Samuel W. Brady 1 , 2 , Jasmine A. McQuerry 1 , 3 , Yi Qiao 4 , Stephen R. Piccolo 1 , 2 , 5 , Gajendra Shrestha 1 , David F. Jenkins 6 , Ryan M. Layer 4 , Brent S. Pedersen 4 , Ryan H. Miller 3 , Amanda Esch 7 , 8 , Sara R. Selitsky 9 , Joel S. Parker 9 , Layla A. Anderson 1 , Brian K. Dalley 10 , Rachel E. Factor 11 , Chakravarthy B. Reddy 12 , Jonathan P. Boltax 12 , Dean Y. Li 3 , 4 , Philip J. Moos 1 , Joe W. Gray 7 , 8 , Laura M. Heiser 7 , 8 , Saundra S. Buys 13 , Adam L. Cohen 13 , W. Evan Johnson 3 , 6 , Aaron R. Quinlan 2 , 4 , Gabor Marth 4 , Theresa L. Werner 14 , Andrea H. Bild , 1 , 2 , 3 , 15
1 November 2017
Metastatic breast cancer remains challenging to treat, and most patients ultimately progress on therapy. This acquired drug resistance is largely due to drug-refractory sub-populations (subclones) within heterogeneous tumors. Here, we track the genetic and phenotypic subclonal evolution of four breast cancers through years of treatment to better understand how breast cancers become drug-resistant. Recurrently appearing post-chemotherapy mutations are rare. However, bulk and single-cell RNA sequencing reveal acquisition of malignant phenotypes after treatment, including enhanced mesenchymal and growth factor signaling, which may promote drug resistance, and decreased antigen presentation and TNF-α signaling, which may enable immune system avoidance. Some of these phenotypes pre-exist in pre-treatment subclones that become dominant after chemotherapy, indicating selection for resistance phenotypes. Post-chemotherapy cancer cells are effectively treated with drugs targeting acquired phenotypes. These findings highlight cancer’s ability to evolve phenotypically and suggest a phenotype-targeted treatment strategy that adapts to cancer as it evolves.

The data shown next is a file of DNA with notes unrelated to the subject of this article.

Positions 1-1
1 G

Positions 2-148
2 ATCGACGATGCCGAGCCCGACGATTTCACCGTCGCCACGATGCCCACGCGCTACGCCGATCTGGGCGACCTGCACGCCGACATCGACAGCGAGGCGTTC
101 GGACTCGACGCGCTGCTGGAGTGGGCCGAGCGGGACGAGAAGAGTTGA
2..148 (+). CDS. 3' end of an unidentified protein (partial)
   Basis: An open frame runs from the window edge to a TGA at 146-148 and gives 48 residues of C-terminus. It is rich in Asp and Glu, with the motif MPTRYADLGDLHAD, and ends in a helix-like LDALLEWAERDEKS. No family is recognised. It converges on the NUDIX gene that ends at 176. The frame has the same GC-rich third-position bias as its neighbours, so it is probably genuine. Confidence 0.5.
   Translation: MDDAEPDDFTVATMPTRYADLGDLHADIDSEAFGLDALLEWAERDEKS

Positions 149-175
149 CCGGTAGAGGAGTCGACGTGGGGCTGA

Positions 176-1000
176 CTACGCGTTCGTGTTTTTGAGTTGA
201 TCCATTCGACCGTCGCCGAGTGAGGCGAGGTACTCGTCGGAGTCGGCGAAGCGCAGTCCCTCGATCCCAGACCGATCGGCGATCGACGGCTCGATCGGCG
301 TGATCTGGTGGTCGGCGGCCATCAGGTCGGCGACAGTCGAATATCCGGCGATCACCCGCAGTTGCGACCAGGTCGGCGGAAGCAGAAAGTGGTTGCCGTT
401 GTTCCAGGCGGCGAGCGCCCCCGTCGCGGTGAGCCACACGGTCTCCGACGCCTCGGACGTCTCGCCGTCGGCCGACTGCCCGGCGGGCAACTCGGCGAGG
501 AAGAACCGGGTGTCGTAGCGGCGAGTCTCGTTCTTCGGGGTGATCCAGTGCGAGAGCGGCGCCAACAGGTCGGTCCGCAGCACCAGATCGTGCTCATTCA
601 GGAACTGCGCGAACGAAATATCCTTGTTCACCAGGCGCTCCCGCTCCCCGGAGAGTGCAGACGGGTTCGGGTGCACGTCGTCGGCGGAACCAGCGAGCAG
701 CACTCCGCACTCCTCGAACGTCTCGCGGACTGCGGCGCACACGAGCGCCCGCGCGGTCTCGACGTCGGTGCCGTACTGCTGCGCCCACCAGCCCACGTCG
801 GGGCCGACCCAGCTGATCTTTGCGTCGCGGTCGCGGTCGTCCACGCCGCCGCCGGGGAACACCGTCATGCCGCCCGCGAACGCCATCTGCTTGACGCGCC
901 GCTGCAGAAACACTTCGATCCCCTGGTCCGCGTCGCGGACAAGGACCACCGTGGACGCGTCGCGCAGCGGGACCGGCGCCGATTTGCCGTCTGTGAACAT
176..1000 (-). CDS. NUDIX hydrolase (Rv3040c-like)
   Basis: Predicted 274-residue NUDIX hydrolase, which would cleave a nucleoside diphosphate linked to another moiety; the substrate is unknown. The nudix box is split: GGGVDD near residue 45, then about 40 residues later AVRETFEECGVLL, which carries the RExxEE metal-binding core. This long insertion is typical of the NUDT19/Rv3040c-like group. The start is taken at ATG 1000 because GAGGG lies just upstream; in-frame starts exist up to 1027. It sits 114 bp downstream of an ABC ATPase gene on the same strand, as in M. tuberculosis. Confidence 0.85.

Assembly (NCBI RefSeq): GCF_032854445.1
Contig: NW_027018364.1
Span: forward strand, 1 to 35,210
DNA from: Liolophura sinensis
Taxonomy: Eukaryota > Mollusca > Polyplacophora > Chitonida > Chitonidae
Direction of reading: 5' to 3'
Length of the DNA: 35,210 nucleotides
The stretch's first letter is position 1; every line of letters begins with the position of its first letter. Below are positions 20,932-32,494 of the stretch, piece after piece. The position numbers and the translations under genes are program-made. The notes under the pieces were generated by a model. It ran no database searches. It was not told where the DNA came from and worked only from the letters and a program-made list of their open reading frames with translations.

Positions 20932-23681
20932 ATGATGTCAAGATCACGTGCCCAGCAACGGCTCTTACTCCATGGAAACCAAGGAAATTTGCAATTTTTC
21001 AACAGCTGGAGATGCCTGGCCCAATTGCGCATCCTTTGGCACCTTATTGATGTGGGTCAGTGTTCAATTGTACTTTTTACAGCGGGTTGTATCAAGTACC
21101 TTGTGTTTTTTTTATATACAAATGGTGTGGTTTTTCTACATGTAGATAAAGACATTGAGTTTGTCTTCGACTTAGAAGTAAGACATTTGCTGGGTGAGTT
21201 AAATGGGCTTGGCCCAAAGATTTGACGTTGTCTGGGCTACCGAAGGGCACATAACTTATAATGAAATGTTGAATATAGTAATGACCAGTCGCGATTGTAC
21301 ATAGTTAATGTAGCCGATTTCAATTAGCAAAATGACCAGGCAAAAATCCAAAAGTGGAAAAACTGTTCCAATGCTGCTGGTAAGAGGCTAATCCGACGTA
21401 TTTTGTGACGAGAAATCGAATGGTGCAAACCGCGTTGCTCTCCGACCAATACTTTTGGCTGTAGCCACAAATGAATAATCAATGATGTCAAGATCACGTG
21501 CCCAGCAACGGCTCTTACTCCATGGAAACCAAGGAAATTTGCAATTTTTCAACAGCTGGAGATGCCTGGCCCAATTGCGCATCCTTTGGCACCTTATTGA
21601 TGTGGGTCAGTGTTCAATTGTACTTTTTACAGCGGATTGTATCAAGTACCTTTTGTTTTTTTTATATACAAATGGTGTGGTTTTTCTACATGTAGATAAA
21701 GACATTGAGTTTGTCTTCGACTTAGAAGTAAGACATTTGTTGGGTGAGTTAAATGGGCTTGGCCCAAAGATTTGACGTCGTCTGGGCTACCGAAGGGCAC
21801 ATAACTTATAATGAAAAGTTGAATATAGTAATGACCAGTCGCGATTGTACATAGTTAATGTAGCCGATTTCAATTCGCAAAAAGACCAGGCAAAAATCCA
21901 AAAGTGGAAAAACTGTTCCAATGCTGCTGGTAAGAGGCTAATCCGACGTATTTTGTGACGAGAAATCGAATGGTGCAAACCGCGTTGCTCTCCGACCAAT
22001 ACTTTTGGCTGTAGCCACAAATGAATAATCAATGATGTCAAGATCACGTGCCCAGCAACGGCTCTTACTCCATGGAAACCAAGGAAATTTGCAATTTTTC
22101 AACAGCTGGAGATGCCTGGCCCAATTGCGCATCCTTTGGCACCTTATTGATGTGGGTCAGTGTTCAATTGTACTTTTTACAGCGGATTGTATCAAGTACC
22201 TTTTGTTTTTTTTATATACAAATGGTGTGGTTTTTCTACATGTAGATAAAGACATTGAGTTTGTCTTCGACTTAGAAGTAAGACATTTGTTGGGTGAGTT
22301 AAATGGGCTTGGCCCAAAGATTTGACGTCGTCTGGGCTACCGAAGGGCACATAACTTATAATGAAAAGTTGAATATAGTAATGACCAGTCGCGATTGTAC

In metastatic breast cancer, subclonal evolution can drive drug resistance. Here, the authors genetically and transcriptionally follow the evolution of four breast cancers over time and treatment, and suggest a phenotype-targeted treatment strategy to adapt to cancer as it evolves.